Why Is It Called The Forbidden City In China

The Forbidden City is a fortified palace complex in Beijing that served as the home of Chinese emperors and their households for 491 years, between 1420 and 1911. The relatively lesser-known name of the palace complex is “The Imperial City”, which accurately reprsents its main function and purpose as an exclusive residence of the emperors through the ages. The term Forbidden City has become widely known outside of China, as it has a mystical and captivating history, shrouded in secrecy and mysticism, that helps to explain why it earned its mysterious name.

The grand palace complex first became the sacred and secluded imperial residence during the Ming Dynasty, in 1420, under the reign of emperor Yongle. He wished to commemorate his place as a divine ruler over the Empire, by constructing a palatial shrine to himself, which was forbidden to enter for any one without permission from the emperor himself. As with many types of restrictive regulations throughout history, this led to the term Forbidden City entering popular speech and usage, although the actual palace never acquired the name officially.

The impressive palace grounds took 18 years and manpower numbering up to a million to construct, covering a total area of 720,000 m2 and containing over 9000 rooms. The inner court, or the palace complex proper, spanned over 150 acres and was surrounded by a 10 metre high wall and a 52 metre wide moat. It symbolized authority, while also making it a prison of sorts for the emperor and his family. The emperor was a virtual authoritarian ruler bound by rules of courtly etiquette that regulated his very movements.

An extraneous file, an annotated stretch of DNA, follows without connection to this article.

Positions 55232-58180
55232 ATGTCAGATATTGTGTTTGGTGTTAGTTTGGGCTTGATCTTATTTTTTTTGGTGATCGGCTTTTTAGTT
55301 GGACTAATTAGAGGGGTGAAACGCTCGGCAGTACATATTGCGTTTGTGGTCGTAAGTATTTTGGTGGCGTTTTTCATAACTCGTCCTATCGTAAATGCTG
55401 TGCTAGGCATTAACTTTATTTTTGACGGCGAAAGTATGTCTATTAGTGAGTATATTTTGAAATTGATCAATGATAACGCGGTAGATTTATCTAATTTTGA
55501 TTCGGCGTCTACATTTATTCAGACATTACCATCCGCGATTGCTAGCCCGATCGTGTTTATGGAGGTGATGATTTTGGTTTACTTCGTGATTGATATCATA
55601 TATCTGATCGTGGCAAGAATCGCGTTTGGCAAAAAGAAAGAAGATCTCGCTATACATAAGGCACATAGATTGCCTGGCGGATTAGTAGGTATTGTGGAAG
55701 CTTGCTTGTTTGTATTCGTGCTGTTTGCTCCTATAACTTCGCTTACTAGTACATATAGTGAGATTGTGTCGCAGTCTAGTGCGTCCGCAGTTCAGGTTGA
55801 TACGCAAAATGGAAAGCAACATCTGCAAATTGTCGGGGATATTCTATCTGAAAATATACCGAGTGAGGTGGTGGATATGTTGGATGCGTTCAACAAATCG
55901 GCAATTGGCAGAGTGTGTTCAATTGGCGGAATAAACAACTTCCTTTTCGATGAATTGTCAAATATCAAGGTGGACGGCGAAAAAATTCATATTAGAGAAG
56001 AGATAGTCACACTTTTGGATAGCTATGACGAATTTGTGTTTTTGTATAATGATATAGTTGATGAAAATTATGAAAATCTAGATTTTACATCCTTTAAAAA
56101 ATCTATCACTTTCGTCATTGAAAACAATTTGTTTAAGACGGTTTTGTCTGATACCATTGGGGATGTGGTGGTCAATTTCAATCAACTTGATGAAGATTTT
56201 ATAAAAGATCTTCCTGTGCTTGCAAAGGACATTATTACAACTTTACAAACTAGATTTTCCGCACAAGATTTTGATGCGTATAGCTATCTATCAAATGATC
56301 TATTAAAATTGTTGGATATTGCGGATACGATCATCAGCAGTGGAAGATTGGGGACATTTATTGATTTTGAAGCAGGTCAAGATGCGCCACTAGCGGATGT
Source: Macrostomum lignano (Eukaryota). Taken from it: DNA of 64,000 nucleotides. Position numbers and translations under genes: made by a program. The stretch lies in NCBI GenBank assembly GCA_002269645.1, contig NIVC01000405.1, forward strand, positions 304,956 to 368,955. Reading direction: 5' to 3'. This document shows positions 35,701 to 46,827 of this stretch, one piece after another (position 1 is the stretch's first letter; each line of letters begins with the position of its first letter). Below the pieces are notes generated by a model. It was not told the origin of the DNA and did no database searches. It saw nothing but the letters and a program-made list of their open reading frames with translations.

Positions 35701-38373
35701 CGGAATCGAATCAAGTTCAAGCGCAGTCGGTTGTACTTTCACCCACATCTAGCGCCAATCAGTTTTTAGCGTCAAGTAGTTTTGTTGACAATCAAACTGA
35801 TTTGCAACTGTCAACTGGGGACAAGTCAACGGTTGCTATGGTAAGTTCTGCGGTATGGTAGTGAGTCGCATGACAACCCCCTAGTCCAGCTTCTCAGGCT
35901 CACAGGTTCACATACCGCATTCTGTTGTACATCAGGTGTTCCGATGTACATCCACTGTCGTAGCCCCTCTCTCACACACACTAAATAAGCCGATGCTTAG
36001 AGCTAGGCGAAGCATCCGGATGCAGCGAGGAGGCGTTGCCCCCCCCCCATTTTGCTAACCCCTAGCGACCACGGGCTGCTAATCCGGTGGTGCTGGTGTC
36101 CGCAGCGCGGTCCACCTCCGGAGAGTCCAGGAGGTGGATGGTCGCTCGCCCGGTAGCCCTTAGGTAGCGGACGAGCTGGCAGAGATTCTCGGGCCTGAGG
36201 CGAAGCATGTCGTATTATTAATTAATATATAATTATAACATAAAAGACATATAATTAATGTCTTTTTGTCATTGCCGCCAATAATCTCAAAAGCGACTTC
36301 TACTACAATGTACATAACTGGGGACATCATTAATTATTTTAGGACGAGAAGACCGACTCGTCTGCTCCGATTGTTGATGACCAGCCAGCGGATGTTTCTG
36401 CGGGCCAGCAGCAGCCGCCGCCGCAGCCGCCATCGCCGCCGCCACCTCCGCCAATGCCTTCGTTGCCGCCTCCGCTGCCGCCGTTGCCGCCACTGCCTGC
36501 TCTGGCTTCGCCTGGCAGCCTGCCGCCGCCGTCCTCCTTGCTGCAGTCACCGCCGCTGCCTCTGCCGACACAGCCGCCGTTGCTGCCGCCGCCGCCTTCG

The purpose of the Forbidden City was to establish separate and exclusive quarters for the emperor and his courtiers, where the emperor could rest and reside, secluded from the common folk and the general public. As a centrally located court of high rank, the Forbidden City held unimaginable treasures, prized works of art, and rare artefacts from all over the ancient world of China, from jade vases to porcelain plates to golden trinkets that lined the walls of the palace chambers. Even the plants and flowers were carefully selected to suit the strict and regal environment.

The customary reverence that surrounded the Forbidden City was etched in the way in which it was mapped out and designed. As the city had to represent the idea of a divinely ordained emperor, a feng shui master was consulted during its construction and design, so as to elevate its spiritual importance and power. This is why the Forbidden City was not only a complex structured along rules of architecture, but was also one that allowed an emperor to access a certain power or aura thanks to the feng shui elements that were used in its construction.

The Forbidden City remained the home of Chinese emperors and their households until the last imperial dynasty was overthrown in 1911. It became a museum in 1922 and continues to function as such today. It is also a UNESCO World Heritage Site and one of the most visited tourist attractions in the country.


Every nook, corner, wall and pillar of the Forbidden City reflects its royal past and is painted in vivid colors, perched with mythical creatures like dragons and phoenixes, interspersed with good luck symbols like roses and ivy. While the inside walls of the palace chambers are mainly painted in red and yellow, the color of the official status of the emperor, the outside walls are usually painted in blue and green, colors that signify the power of water to resist fire and the invigorating presence of nature.